Five Steps Toward Farm Sustainability

April 15, 2022

Creating long-term sustainability within a farm operation can seem overwhelming. However, as with any large task, developing a plan with manageable components can be the best way to get started.

Gina Colfer, key account manager for Organics, Wilbur-Ellis Agribusiness, recently shared five steps that can help growers implement a plan that benefits people, the planet and profitability.


With severe water shortages in the West and other areas across the United States, Colfer recommended making water preservation a key priority. “A good place to start is by increasing water-holding capacity within the soil,” she noted. “Do this by increasing organic matter in the soil, which will lead to better water-holding capability so you’re able to use less water to irrigate your crops.”
Also know the distribution uniformity in your irrigation system and gauge the system’s efficiency. “For example, do you have emitters that are putting out twice the amount of others?” Colfer asked. “To measure irrigation output, you can place buckets throughout the field to capture amounts in different areas. Next, look at your water’s infiltration rate to see if it’s soaking into the soil or running off with appropriate probe technology.”


Colfer advised planting and harvesting cover crops at the right plant stage to create more soil biomass. “Don’t incorporate cover crops when they’re less than 24 inches high or you’ll burn more carbon than you’ve created,” she cautioned.

“Grow a nice three- to four-foot tall cover crop that still has adequate nitrogen in the leaf tissue and knock it down prior to flowering. This will deliver the most nitrogen possible into the soil along with additional biomass that will help sequester carbon to feed beneficial soil microbes.”</pAdding organic fertilizers (both dry and liquid), biologicals and biostimulants such as humic acid and seaweed all help build healthy organic matter that supports beneficial microbe growth, Colfer said.


Several sustainability goals can be achieved by changing tillage practices throughout an operation. “Basically, look for ways to reduce time in the field with the tractor,” Colfer noted. “Identify where you can eliminate passes to lessen soil disturbance and reduce compaction as well as save fuel and operator time.”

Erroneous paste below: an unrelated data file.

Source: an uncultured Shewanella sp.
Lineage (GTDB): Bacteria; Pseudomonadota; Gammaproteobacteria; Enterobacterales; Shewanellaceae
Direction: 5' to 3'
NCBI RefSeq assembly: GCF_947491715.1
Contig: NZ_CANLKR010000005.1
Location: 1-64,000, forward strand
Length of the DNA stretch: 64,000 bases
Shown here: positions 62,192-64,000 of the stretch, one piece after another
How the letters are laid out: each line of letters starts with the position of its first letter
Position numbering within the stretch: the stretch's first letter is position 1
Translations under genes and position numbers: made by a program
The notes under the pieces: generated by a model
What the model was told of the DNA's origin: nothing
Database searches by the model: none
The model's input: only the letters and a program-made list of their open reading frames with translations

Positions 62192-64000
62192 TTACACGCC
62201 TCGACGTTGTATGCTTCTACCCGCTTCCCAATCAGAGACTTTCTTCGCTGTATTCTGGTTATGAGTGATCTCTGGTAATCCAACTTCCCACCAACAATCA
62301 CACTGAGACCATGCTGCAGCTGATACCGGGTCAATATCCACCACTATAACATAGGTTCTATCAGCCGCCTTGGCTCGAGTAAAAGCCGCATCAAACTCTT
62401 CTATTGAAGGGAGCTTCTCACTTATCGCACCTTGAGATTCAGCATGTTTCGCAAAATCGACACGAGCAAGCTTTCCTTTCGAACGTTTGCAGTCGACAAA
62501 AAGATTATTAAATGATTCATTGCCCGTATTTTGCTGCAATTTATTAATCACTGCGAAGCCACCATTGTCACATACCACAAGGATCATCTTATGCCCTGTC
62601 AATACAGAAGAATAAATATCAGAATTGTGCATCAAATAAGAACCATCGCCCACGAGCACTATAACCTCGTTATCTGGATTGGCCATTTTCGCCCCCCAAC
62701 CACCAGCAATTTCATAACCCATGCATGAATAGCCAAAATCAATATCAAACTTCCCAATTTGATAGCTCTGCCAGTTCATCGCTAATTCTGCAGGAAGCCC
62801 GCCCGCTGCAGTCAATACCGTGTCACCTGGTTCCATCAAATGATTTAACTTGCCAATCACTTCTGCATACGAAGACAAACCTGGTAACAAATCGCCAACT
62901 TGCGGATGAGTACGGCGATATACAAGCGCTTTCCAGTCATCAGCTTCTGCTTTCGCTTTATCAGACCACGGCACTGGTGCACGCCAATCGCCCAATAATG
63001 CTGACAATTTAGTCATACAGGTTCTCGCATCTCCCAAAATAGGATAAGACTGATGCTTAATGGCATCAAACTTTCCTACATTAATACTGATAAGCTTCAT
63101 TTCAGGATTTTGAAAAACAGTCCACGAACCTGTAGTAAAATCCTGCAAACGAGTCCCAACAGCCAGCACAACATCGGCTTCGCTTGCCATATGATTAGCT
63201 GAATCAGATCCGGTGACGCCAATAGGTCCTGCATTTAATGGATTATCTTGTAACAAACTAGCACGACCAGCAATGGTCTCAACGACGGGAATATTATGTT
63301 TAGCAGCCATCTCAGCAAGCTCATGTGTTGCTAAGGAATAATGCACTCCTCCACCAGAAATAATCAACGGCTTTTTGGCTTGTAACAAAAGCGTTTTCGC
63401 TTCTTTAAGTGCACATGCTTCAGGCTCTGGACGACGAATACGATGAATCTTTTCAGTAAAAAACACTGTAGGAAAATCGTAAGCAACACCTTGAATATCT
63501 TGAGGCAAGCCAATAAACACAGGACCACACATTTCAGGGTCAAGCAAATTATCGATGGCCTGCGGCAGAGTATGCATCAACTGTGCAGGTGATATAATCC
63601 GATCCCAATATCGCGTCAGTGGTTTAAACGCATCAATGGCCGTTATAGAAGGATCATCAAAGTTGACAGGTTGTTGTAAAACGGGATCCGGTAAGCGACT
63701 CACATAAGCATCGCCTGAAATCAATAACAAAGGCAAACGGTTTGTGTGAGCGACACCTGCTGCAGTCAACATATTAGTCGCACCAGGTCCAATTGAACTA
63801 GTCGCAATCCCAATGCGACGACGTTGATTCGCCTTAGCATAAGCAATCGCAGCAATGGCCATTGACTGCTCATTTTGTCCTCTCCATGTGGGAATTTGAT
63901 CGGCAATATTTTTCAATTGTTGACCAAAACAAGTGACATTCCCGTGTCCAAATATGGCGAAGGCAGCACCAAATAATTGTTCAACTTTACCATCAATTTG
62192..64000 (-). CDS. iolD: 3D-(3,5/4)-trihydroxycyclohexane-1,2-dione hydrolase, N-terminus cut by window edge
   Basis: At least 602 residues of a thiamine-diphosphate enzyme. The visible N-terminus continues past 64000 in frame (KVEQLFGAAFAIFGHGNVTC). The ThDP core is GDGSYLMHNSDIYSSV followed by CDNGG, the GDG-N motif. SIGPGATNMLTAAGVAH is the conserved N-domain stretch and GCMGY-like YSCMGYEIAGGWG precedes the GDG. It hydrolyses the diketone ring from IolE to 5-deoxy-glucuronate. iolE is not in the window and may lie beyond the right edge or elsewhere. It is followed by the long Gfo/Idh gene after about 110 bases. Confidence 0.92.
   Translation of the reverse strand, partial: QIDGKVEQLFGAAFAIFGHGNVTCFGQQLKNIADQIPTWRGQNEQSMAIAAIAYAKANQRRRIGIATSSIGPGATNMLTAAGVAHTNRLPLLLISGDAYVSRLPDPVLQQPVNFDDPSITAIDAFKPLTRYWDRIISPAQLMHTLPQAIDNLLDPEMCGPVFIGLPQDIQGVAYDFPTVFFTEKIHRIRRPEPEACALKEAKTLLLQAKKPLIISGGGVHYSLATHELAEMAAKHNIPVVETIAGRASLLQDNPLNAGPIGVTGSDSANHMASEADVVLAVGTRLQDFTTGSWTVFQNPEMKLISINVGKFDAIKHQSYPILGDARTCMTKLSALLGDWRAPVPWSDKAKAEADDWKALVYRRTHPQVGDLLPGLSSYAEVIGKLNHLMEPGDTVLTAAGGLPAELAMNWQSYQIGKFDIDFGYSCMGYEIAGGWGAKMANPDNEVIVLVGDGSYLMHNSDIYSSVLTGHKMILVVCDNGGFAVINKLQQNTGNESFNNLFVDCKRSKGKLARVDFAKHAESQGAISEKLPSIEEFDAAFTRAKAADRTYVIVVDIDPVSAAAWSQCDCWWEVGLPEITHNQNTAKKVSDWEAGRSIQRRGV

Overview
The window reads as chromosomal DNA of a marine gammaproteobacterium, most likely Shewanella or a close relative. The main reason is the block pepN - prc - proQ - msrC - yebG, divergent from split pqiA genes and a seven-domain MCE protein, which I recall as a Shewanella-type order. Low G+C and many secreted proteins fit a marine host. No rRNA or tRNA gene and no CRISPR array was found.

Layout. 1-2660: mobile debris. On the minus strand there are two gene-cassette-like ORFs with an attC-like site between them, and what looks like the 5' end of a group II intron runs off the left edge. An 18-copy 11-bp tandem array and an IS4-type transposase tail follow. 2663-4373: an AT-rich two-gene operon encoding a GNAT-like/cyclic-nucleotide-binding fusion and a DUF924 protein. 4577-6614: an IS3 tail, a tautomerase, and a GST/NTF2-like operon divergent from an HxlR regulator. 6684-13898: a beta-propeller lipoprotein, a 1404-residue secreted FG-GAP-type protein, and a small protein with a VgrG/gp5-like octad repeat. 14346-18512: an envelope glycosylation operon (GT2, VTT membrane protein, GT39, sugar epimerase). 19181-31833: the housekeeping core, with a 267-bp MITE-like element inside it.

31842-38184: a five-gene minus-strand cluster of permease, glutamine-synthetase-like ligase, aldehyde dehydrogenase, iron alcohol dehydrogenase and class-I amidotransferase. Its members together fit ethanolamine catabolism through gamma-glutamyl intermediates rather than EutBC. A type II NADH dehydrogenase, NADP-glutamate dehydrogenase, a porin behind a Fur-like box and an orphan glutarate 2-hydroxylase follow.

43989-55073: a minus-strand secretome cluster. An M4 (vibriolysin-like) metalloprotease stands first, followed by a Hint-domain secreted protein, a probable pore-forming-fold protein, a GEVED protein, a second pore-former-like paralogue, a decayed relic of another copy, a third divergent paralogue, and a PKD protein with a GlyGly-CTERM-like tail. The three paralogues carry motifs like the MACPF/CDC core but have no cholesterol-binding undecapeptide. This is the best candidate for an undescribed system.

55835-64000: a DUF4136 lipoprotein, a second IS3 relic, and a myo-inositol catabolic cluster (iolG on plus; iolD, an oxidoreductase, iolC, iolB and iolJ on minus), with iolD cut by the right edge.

In some operations such as orchards, farmers are adding compost to help prevent weed germination. “A thick layer of compost applied as mulch to the top of berms can stop weed growth, and nutrients in the compost wash into the soil with each rain as an extra benefit,” she explained.


A diverse species of plants within a farm operation will provide an attractive home for beneficial insects and organisms to help manage crop pests and lure pollinators to fields.

“Hedgerows, though more difficult to establish, are a good choice for adding biodiversity,” Colfer said. “An easier solution is the use of insectary strip plantings, which attract beneficial insects and provide them with shelter and a nectar food source.”

A variety of plantings can be done in all types of operations, including corn and soybean fields. “Strips can be added every 40 rows or so, or beds can be planted around wells and point rows or in other areas that aren’t easily plantable for crops,” Colfer explained. “The important thing is to add plant diversity wherever you can.”


Reducing energy use and consumption is another step toward farm sustainability, Colfer explained. “Going forward, look at incorporating more natural resources as energy sources on the farm,” she said. “For example, try using more electricity, wind and solar sources to run farm wells.”

As more growers undertake sustainability measures, Colfer believes they need community and industry support to make their efforts financially feasible. “Enacting some of these measures can be costly, taking more time and resources,” she said. “Without broad support, small growers may have a difficult time sustaining these programs.”

For more information on how to implement sustainability measures on your farm, contact your Wilbur-Ellis representative.